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Postdoctoral scholar, Research School of Biology, Australian National University

Rosa Agudo did his undergraduate on Biology at the Complutense University in Madrid, Spain (1996-2001). She started her research activity at the University of Tromso (Norway), where she did her honors within a project assessing the impact of persistent pollutants in artic species. On 2005 she started her PhD at the Donana Biological Station (EBD-CSIC) in Seville and focused her research on conservation genetic on insular population, particularly of long lived species. She defended her thesis in 2011. At present, she is a postdoc at the Australian National University and her current research interest is the study of adaptive evolution of lizards to climatically variable environments, with particular interest on the adaptation to potential climatic refugia.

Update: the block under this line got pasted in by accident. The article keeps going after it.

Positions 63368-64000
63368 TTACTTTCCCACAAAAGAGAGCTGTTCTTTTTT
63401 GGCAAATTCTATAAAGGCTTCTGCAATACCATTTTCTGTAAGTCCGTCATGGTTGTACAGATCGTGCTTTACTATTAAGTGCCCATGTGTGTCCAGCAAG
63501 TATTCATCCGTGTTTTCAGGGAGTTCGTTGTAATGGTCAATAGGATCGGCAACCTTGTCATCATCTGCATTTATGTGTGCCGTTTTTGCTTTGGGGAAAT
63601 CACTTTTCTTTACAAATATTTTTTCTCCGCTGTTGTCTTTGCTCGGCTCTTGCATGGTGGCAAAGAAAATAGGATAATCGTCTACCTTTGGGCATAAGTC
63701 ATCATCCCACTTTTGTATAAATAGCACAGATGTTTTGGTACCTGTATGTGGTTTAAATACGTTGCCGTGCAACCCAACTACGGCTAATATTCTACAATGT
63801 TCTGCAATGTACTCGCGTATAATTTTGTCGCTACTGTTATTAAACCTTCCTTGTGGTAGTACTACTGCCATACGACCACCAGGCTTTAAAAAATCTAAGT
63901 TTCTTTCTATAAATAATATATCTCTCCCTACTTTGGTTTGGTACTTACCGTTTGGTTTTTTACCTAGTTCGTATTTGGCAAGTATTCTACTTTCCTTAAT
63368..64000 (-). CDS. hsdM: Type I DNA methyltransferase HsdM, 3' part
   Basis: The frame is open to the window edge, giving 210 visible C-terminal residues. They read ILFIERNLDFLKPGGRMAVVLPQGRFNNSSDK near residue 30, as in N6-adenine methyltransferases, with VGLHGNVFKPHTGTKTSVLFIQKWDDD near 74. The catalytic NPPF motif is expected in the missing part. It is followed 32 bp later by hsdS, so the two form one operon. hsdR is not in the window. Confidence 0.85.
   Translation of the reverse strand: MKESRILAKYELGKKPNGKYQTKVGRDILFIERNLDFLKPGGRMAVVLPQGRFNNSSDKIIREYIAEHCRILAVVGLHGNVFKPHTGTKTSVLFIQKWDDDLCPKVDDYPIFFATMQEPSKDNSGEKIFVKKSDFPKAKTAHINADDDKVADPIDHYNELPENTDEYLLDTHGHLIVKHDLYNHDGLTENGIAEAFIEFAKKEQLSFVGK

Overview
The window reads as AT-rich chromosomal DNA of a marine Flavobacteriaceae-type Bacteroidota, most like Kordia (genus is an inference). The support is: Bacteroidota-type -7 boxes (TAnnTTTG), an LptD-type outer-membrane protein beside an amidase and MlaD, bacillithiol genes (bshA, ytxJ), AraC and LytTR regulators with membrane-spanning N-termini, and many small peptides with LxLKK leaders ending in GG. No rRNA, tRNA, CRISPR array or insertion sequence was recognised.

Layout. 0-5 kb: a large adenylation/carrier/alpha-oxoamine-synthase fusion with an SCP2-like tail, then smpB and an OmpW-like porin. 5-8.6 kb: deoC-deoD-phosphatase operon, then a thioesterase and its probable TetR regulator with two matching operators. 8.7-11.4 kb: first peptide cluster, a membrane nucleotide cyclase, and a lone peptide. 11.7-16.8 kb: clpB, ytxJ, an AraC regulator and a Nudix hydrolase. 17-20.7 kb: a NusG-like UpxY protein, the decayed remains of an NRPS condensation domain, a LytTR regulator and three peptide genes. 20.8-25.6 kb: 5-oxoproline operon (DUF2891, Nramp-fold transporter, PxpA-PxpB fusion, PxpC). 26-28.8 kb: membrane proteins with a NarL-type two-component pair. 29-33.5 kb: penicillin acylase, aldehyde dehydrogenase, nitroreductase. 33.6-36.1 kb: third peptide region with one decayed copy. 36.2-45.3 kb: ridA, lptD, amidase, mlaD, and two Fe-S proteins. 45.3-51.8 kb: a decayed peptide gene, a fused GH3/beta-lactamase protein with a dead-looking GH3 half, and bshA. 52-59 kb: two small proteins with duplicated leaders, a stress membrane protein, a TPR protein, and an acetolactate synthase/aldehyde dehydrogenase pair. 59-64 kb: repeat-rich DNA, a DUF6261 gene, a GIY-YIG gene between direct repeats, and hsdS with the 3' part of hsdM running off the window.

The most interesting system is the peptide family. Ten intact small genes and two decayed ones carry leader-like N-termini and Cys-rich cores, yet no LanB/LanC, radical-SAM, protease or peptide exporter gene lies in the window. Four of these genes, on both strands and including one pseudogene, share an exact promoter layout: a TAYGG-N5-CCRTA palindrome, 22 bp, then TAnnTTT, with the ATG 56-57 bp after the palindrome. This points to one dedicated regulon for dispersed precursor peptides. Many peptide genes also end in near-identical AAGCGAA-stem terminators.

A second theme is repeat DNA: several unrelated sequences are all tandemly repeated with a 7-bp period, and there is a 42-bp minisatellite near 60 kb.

• 2012–2014
    Postdoc, Tha Australian University


  • 2011 
    Donana Biological Station (EBD-CSIC), PhD
  • 2004 
    Complutense University Madrid, Honors
  • 2001 
    Complutense University Madrid, Barchelor


  • 2013
    The future of the species under climate change: resilience or decline? , Science
  • 2013
    Reinventing mutualism between humans and wild fauna: insights from vultures as ecosystem services providers, Conservation Letters
  • 2012
    Genetic diversity at neutral and adaptive loci determines individual fitness in a long-lived territorial bird, Proceedings of the Royal Society B: Biological Sciences
  • 2011
    Major histocompatibility complex variation in insular populations of the Egyptian vulture: inferences about the roles of genetic drift and selection, Molecular Ecology
  • 2010
    The role of humans in the diversification of a threatened island raptor, BMC Evolutionary Biology
  • 2008
    ). Isolation and characterization of 18 microsatellite loci in the Egyptian vulture (Neophron percnopterus)., Conservation Genetics
  • 2006
    Maternal transfer of organohalogen contaminants and metabolites to eggs of Arctic-breeding glaucous gulls, Environmental Pollution
  • 2005
    Changes to the elevational limits and extent of species ranges associated with climate change, Ecology Letters
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